What Characters Are Allowed in Twitter Usernames

A while back, when I was writing Hummingbird, I needed to look for Twitter usernames in various strings. More recently, I’m doing some work that involves Twitter at my new job. Once again, I need to find and match on Twitter usernames.

Luckily, this time, Twitter seems to have updated its signup page with some nice AJAX that constrains the user’s options, and provides helpful feedback. So, for anyone else who needs this information in the future, here’s the scoop:

  1. Letters, numbers, and underscores only. It’s case-blind, so you can enter hi_there, Hi_There, or HI_THERE and they’ll all work the same (and be treated as a single account).
  2. There is apparently no minimum-length requirement; the user a exists on Twitter. Maximum length is 15 characters.
  3. There is also no requirement that the name contain letters at all; the user 69 exists, as does a user whose name I can’t pronounce.

If you want a regex to match on this, /[a-zA-Z0-9_]{1,15}/ would be nice and safe for use in both POSIX and Perl-style regex syntax. (If you’ve got Perl-compatible regexes, /\w{1,15}/ is quick and easy. Update: And it’s wrong; see comment 6 below, by Mark Fowler.)

7 Comments

  1. Posted Monday, December 27th, 2010 at 12:34 pm | Permalink

    Hi Kai,

    Thanks for an excellent example of why I’ve always thought of search as a programmer’s most powerful tool :)

    And after wrestling with trying to create the perfect valid email regex, it’s refreshing to have something as simple as \w{1,15}

    – Ken

  2. Posted Tuesday, April 19th, 2011 at 11:38 am | Permalink

    Thanks. I had this in a script somewhere but often searching Google is faster ;-)

  3. Posted Friday, April 22nd, 2011 at 2:36 am | Permalink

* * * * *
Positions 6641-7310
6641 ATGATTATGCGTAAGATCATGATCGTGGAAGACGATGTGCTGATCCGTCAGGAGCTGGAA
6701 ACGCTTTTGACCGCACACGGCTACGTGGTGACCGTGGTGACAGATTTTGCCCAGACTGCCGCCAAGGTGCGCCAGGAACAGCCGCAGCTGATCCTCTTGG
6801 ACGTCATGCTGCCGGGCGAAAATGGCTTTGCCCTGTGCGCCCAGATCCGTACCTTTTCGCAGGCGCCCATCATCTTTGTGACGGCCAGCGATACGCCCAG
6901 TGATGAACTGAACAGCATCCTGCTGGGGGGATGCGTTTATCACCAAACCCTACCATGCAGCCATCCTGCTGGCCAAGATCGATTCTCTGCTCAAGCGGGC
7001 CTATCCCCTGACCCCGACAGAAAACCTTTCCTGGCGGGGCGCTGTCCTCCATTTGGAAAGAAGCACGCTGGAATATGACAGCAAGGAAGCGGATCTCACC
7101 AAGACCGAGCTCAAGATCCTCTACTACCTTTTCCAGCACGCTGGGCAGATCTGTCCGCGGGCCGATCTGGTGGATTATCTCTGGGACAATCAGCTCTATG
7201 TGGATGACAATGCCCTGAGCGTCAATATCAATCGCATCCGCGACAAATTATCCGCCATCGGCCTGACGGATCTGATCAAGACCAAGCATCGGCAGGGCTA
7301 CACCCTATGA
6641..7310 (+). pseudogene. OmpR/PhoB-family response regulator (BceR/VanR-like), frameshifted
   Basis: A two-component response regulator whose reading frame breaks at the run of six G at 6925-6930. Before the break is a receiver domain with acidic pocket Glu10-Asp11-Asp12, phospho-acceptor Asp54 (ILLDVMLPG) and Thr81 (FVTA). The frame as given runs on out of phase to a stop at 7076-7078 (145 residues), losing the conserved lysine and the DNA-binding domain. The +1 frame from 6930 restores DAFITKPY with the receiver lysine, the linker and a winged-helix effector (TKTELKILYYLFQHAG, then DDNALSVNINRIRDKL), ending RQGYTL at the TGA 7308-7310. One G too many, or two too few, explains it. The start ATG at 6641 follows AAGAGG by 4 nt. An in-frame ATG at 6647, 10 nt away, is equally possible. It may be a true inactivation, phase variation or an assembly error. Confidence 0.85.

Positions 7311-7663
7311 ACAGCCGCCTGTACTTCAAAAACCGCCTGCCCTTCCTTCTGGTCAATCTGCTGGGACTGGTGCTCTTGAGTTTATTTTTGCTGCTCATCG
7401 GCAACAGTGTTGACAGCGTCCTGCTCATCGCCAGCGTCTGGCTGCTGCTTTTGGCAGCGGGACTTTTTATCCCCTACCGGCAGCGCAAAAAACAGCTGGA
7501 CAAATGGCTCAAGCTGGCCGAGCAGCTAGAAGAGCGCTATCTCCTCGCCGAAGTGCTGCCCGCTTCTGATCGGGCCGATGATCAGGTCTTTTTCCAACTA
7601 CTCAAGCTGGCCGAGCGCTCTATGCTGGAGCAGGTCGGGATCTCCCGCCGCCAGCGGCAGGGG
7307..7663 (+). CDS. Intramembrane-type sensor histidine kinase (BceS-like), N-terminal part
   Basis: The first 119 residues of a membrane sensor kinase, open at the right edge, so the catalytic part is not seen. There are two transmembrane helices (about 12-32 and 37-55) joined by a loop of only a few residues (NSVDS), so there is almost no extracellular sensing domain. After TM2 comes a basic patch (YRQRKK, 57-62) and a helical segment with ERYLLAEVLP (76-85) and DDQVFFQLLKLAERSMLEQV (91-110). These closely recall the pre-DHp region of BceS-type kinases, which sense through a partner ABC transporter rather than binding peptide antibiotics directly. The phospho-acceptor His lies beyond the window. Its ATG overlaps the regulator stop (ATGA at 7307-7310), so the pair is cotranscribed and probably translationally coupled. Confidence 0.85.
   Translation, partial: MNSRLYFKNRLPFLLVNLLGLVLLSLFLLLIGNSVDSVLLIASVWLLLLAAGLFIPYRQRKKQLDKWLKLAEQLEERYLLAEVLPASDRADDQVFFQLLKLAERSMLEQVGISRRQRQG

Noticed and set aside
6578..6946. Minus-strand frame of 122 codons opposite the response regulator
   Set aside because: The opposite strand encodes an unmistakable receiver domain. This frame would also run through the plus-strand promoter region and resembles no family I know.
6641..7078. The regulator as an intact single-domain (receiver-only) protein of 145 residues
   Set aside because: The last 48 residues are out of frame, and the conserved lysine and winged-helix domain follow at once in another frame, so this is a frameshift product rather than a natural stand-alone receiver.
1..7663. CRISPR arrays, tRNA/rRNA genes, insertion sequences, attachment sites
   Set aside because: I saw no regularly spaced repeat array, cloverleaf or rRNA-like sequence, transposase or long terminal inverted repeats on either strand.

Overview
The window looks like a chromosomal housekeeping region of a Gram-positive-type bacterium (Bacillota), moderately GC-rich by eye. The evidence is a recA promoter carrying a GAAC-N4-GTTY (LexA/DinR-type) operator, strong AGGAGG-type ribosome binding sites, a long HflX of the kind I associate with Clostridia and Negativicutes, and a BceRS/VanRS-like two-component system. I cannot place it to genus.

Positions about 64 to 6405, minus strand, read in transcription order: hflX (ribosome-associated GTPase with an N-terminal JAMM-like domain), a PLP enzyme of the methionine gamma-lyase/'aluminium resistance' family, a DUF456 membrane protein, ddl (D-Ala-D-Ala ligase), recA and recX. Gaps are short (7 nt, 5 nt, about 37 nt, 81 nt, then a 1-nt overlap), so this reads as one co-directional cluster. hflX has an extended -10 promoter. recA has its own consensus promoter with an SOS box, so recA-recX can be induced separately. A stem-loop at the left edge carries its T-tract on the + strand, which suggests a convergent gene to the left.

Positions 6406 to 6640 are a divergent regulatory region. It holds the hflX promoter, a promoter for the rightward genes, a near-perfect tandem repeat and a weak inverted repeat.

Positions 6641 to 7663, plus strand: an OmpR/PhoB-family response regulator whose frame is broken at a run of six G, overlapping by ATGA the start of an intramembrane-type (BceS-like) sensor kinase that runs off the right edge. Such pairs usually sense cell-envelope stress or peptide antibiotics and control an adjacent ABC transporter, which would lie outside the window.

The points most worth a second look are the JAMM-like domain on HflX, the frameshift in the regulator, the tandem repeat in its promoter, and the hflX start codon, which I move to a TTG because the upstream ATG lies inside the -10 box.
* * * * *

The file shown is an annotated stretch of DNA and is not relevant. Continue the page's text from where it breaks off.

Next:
Thanks for this. I’ve slightly changed it so it works slightly better in PHP (and presumably in other languages).

    Full regex – /^[a-zA-Z0-9_]{1,15}$/
    Perl-compatible regex – /^\w{1,15}$/

    The only difference is that I’ve started it with ^ (string start delimeter) and ended with $ (string end delimiter). Ensures that you don’t get any illegal characters either side of the valid characters.

  4. Posted Sunday, July 1st, 2012 at 7:25 pm | Permalink

    Great! Just what I needed!

  5. Karan
    Posted Friday, August 10th, 2012 at 7:33 am | Permalink

    This is a really helpful article. Just what i was looking for. You saved me a lot of research ;)

  6. Posted Tuesday, February 19th, 2013 at 11:39 am | Permalink

    The Perl compatible regexp you listed won’t actually do the right thing in Perl. “\w+” will match e-acute and other accented characters (unless you use the a modifier from 5.14 and later.) You’re probably just better writing [A-Za-z0-9] if that’s what you really mean.

  7. Posted Friday, February 22nd, 2013 at 9:18 am | Permalink

    Woah… I did not know that. Thank you!

    Yes, it sounds like [A-Z-a-z0-9] would be better. I’ll update the post to mention that.

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